Gambling machines and websites to carry alcohol-style health warnings in new ‘public health’ approach

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Gambling firms will be expected  to carry alcohol-style health warnings on the risks of products from Fixed Odds Betting Terminals (FOBTs) to online bets on sports matches to combat addiction.

The Gambling Commission, the industry’s regulator, is to adopt a “public health” approach where it works with other agencies to treat gambling as a potential disease with the firms required to give customers up-front messages about the dangers.

It says firms will face increasingly heavy fines if they  fail to “mitigate” the harms from gambling including suicide, loss of employment, debt, crime, mental ill health and family breakdown. 888 Holdings was last year fined a record £7.8 million for failing to help vulnerable customers.

The Commission also backed  a levy on firms to enable more problem gamblers are treated for addiction. Only two per cent of the 340,000 problem gamblers in the UK currently receive treatment, while a further 1.7 million are classed as at risk of developing a problem.

Unveiling its new strategy yesterday, Tim Miller, the Commission’s executive director, said its partnership with Public Health England would be critical in developing effective health messages: “We expect consumers to get more information about potential risks.

“We have a moment here to bring gambling harms out of the shadows. So many people I have spoken to feel there is a stigma that isn’t attached to other forms of addiction.”

New gamblers will be expected automatically to be offered the chance to set pre-agreed limits on the amount of time or money they spend. The Commission wants more “self-exclusion” schemes where gamblers have their accounts blocked once they spend a certain amount or want to stop.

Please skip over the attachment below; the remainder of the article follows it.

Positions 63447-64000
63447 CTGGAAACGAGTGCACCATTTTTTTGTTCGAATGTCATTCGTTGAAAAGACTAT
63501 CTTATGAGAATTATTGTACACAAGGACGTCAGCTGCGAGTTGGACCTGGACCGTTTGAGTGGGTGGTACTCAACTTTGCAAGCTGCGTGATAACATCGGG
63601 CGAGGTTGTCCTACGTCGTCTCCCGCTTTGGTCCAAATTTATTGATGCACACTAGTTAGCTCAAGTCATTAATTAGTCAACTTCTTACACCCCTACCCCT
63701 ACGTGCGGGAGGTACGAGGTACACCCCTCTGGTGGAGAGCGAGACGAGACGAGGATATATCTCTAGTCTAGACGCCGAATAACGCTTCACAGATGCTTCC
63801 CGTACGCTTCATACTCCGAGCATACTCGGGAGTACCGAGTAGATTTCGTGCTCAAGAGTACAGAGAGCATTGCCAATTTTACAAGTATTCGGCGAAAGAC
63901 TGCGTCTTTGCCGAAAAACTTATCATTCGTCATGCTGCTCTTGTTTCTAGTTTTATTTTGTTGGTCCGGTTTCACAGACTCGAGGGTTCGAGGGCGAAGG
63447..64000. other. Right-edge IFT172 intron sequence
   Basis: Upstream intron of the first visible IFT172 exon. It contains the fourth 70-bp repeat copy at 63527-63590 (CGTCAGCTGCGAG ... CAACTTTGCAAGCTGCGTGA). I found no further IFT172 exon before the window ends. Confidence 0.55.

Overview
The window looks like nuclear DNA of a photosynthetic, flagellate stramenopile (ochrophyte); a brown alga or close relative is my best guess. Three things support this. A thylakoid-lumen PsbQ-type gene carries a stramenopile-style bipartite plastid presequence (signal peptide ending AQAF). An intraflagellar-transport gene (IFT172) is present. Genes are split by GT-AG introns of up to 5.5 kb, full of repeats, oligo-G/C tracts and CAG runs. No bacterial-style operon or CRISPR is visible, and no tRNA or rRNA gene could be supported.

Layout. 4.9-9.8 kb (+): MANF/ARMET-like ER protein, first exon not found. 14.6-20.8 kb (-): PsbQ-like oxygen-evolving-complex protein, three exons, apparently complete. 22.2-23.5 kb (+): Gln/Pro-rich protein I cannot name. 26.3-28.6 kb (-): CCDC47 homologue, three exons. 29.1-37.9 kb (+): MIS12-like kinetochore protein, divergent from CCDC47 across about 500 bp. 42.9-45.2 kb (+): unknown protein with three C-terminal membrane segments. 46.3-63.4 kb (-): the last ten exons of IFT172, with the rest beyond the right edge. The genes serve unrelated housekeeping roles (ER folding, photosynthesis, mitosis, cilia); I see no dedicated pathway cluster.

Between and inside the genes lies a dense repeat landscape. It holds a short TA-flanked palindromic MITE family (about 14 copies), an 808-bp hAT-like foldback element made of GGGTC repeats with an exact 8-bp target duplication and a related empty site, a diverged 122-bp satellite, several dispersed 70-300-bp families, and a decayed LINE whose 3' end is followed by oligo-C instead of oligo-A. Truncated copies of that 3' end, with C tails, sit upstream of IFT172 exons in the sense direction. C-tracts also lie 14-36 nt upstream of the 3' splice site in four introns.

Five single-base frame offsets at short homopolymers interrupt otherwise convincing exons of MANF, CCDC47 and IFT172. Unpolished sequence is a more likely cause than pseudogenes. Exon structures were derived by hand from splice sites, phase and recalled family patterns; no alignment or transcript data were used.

The Commission is demanding the industry do more to identify and help vulnerable gamblers before they develop an addiction.

Probe into online gambling adverts | Five key facts

Online “avatars” used to impersonate children: 7

Times the “avatars” were targeted: 150

Different ads spotted: 23

Companies involved: 43

Children’s websites targeted by gambling advertisers: 11

Source: Advertising Standards Authority

Mr Miller indicated the industry’s logo, “When the fun stops, stop,” was “of its time” and needed to be properly evaluated if it was to continue. “For so long gambling related harms were not seen as a public health concern,” he said.

“That has changed now with a clear commitment from Public Health England. I would expect more effective and stronger messaging as a result.”

It warns: “We will hold to account licensees who do not take sufficient action to mitigate against the harms caused by gambling, or take account of lessons learned, using the full range of our enforcement powers, as evidenced by the increasing levels of financial penalties for regulatory failure.”

Measures expected to be announced in the coming year include a ban on the use of credit cards for gambling to prevent people betting money they do not have and compulsory age verification to combat under-aged gambling.

Sports minister Mims Davies said: “Protecting people from harm should be at the heart of every gambling business. Addiction can ruin lives and it is vital that those who need help are given the right treatment at the right time.”

Claire Murdoch, national director for mental health at NHS England, said: “There is increasing evidence of a link between problem gambling and stress, depression and other mental health issues and this is an important step in the battle to reduce the harm caused.”

The Commission says firms will be expected to provide “clear information for customers about the risks of gambling and how products behave. It means improving upfront consumer protections to encourage safer gambling.”

Dr Alan Smith, The Bishop of St Albans, said the strategy was long overdue but was concerned by the lack of detail and clarity about how success would be measured.

“If my fears are founded, the industry may use this strategy as a fig-leaf, with little room for public scrutiny available because metrics of success and failure are not made clear,” he said.

“I look forward to further details and greater clarity being shared with Parliament and the public so we can make sure this strategy delivers what it promises: to reduce gambling-related harm.”

Anna Hemmings,  chief executive of GamCare, said: With better co-ordination and evaluation of national education, prevention and research initiatives alongside support and treatment services, we can ensure that those at risk or already struggling receive more effective care. GamCare looks forward to playing a vital role in delivering the strategy over the coming years.”

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